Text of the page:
In a word association game, San Diego will almost always lead to beach. Right along with blondes, surfboards and fish tacos.
There’s no argument about beaches being a lifestyle in this city of 1.4 million, sitting 120 miles south of Los Angeles and 17 miles north of Mexico. Each sandy and rocky slice of land along the Pacific has its unique personality: Pacific Beach for the young party crowd, Imperial Beach for the bird watchers, Mission Beach for families and novice surfers, and Ocean Beach for the hippies. There’s even a naturist spot at Black's Beach for those who want to bare all (and descend a harrowing cliffside trail). But you’re skimping on a winter escape if you drop anchor at the water’s edge in San Diego, where February’s average high is 65 degrees.
Mission Beach. Courtesy of John Bahu.
“You can be skiing in the morning, and swimming in the afternoon, and still have enough time between to get lunch,” says Grant Barrett, a New Yorker who landed here six years ago. True to the SoCal stereotype, San Diego’s downtown streets serve a bounty of VW buses and RVs stacked with surfboards or kayaks. Even in the sea of glass towers and zero-emission taxis, these harbingers whisper: The ocean is near.
“There’s always something compelling out there: the beach, biking, hiking, camping, swimming, running, kayaking,” Grant says.
You can survey the options from atop the California Tower in Balboa Park. Rising 462 feet above the sea, the carillon tower recently reopened to the public after 80 years in solitude. Visitors on a viewing platform look north to the Cuyamaca Mountains beyond the renowned San Diego Zoo. Snow-dusted Laguna Mountain peaks pierce the eastern skyline. Even Mexico is visible south of downtown on a clear day, with the glittery horizon of sapphire to the west.
California Tower in Balboa Park. Courtesy of Museum of Man.
The tower’s home of Balboa Park caters to every kind of traveler. As the nation’s largest urban cultural park, it holds more than two dozen museums, gardens and cultural attractions. Here, you’ll find the world-famous San Diego Zoo, where pandas, rhinos and some 650 other species live. The Old Globe Theater, modeled after Shakespeare’s original in London, hosts Tony Award-winning musicals. Pick up the multiday Balboa Park Explorer pass for seven-day access to 17 museums (including the Museum Of Man, the San Diego Air And Space Museum and the Museum of Art). Or stick with free offerings such as the Botanical Gardens and the Timken Museum of Art (home to San Diego’s only Rembrandt).
Courtesy of San Diego Zoo Global
Several restaurants in the park, such as Panama 66, feature seasonal California items, including panko-crusted mushroom patties and tempeh, lettuce and tomato sandwiches, served with local West Coast IPA beers. San Diego is home to nationally recognized Ballast Point, Green Flash, and Stone Brewing companies.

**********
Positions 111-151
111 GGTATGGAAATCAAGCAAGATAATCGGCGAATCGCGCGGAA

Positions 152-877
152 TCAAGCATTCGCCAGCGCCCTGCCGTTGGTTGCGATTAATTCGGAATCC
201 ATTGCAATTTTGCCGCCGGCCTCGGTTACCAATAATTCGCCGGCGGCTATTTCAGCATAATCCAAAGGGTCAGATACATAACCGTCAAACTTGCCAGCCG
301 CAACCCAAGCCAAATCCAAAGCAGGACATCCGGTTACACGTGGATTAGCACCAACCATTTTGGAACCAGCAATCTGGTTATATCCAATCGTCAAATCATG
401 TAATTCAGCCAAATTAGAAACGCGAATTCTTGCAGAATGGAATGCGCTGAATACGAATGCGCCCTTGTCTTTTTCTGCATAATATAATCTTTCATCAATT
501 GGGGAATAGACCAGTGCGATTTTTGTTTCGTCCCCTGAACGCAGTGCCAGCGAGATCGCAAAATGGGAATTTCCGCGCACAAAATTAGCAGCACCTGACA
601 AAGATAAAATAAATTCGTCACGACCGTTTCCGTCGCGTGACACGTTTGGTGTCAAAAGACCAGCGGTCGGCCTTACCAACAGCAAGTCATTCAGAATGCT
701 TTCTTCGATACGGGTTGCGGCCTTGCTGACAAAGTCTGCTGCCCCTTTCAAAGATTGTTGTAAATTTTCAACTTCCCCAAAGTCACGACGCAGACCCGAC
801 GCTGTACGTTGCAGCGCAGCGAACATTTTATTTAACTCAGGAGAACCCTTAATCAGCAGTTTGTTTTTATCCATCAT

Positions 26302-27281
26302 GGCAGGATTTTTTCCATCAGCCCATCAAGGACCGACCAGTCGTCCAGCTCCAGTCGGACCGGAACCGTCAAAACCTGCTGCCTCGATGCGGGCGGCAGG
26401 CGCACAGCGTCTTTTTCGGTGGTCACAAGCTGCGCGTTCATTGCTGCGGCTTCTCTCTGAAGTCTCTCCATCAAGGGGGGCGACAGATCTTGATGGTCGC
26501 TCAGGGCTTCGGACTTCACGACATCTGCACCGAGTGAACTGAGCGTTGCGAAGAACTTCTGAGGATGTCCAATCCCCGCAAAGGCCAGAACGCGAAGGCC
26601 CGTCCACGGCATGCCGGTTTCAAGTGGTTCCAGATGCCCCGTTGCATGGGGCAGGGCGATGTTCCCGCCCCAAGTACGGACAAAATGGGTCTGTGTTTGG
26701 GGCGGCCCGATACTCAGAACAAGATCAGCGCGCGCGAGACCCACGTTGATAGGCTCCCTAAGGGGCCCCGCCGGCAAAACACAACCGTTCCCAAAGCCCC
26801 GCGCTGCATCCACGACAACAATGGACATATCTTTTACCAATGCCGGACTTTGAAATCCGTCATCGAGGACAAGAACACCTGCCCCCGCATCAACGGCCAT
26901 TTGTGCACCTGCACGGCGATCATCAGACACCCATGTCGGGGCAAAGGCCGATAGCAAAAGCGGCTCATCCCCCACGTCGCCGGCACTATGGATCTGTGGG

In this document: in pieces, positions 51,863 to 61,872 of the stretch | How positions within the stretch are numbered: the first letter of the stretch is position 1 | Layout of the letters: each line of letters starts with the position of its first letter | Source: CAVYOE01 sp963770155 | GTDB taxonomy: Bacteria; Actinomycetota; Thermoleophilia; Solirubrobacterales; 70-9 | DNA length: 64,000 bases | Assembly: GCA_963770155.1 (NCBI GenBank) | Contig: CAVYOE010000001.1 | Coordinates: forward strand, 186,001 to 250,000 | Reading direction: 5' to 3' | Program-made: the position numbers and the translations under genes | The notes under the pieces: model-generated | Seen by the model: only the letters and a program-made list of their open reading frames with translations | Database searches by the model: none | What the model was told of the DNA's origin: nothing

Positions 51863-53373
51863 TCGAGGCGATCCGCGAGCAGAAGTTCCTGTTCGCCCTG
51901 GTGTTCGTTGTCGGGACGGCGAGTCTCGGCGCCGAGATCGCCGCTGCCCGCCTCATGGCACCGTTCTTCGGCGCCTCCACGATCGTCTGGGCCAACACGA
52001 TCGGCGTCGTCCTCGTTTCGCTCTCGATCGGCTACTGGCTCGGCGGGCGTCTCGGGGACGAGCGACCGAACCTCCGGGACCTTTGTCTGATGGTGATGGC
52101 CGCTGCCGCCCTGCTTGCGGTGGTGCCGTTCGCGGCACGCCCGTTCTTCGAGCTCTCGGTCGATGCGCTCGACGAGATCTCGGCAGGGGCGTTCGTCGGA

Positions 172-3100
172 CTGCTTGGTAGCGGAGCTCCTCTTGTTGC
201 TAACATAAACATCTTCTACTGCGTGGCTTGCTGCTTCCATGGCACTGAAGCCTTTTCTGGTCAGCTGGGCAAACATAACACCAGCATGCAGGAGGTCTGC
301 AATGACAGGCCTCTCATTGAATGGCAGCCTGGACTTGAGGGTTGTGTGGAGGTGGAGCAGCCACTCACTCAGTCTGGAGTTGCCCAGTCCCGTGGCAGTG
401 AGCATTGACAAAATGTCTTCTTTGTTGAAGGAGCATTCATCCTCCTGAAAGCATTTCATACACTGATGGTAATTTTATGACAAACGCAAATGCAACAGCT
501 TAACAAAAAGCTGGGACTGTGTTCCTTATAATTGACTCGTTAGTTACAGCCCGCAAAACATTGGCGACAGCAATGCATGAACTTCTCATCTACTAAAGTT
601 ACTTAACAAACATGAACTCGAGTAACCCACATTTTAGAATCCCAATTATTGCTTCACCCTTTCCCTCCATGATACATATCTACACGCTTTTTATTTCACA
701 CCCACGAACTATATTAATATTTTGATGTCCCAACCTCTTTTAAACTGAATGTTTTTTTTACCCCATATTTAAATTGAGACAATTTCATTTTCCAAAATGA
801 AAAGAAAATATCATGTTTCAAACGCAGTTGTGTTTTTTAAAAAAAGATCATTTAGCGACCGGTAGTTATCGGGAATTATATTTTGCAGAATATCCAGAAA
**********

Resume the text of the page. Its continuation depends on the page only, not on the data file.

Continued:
For a midwinter ocean fix, there are few better spots than the La Jolla Coast Walk Trail, 12 miles north of downtown. The 1.5-mile dirt path rolls from a cliff-studded cove harboring sea lions to hillsides of yellow succulents and glass- walled mansions perched above sea caves. It ends at La Jolla Shores, where surfers in wet suits scope out lines and sun worshippers bask. Beyond the sand, paddleboarders, divers and snorkelers gaze at canyons and a kelp forest in La Jolla Underwater Park. The 6,000-acre submerged preserve is one more reminder why visitors should venture beneath San Diego’s beachy veneer.
Coronado Island Call it Nado to sound like a local and ignore that it’s technically a peninsula. Catch the ferry from downtown or drive via Silver Strand Boulevard for scenic bike rides or boutique shopping on Orange Avenue. coronadovisitorcenter.com
Gaslamp Quarter Victorian-Era buildings and new towers coexist in a 16-block historic district downtown. It’s the epicenter of nightlife with rooftop restaurants, dance floors and off-Broadway stages. gaslamp.org
Gaslamp Quarter. Courtesy of Joanne DiBona/SanDiego.org
Everyday California Tours Access La Jolla sea caves by fins and snorkel, or kayak with guides (from $50). Gray whale kayak tours run in the winter (from $60). Or rent gear for an independent adventure. adventure.everydaycalifornia.com
USS Midway Museum Step aboard one of America’s longest-serving aircraft carriers. The floating museum in San Diego Bay displays 29 restored aircraft among 60 exhibits. midway.org
Puesto Tacos The menu centers on tacos and tequila inside an open-air mall in Seaport Village downtown. Learn the difference between reposado and añejo tequilas with a flight, and quiz bartenders about the tastiest off-menu tacos. eatpuesto.com
Courtesy of Puesto Tacos
Donut Bar Forget the glass of milk. This gourmet doughnut shop near Balboa Park serves fried doughy creations beside 20-plus local brews on tap. donutbar.com
Cafe 222 Get a classic breakfast near the bayside Embarcadero neighborhood. The peanut butter and banana French toast ($10.50) was featured on Food Network. cafe222.com
Bluewater Seafood Market & Grill Choose your fish and make it a sandwich, taco or salad at an eatery near the airport. Or peruse cases of raw fish, bought on the docks or caught by restaurant staff that day. bluewaterseafoodsandiego.com
Manchester Grand Hyatt A 40-story tower a few minutes’ walk from the harbor boasts impeccable service with picturesque views of the skyline and ocean. Modern rooms (from $254) offer a mini fridge and tasteful decor in San Diego’s tallest waterfront hotel. manchester.grand.hyatt.com
Hotel del Coronado The beach town of Coronado was built around this legendary hotel, open since 1888. Enjoy an elegant pool with a bar and cabanas that have hosted dignitaries and royalty. An adjacent marina accesses San Diego Bay and the ocean surrounding the property (from $389). hoteldel.com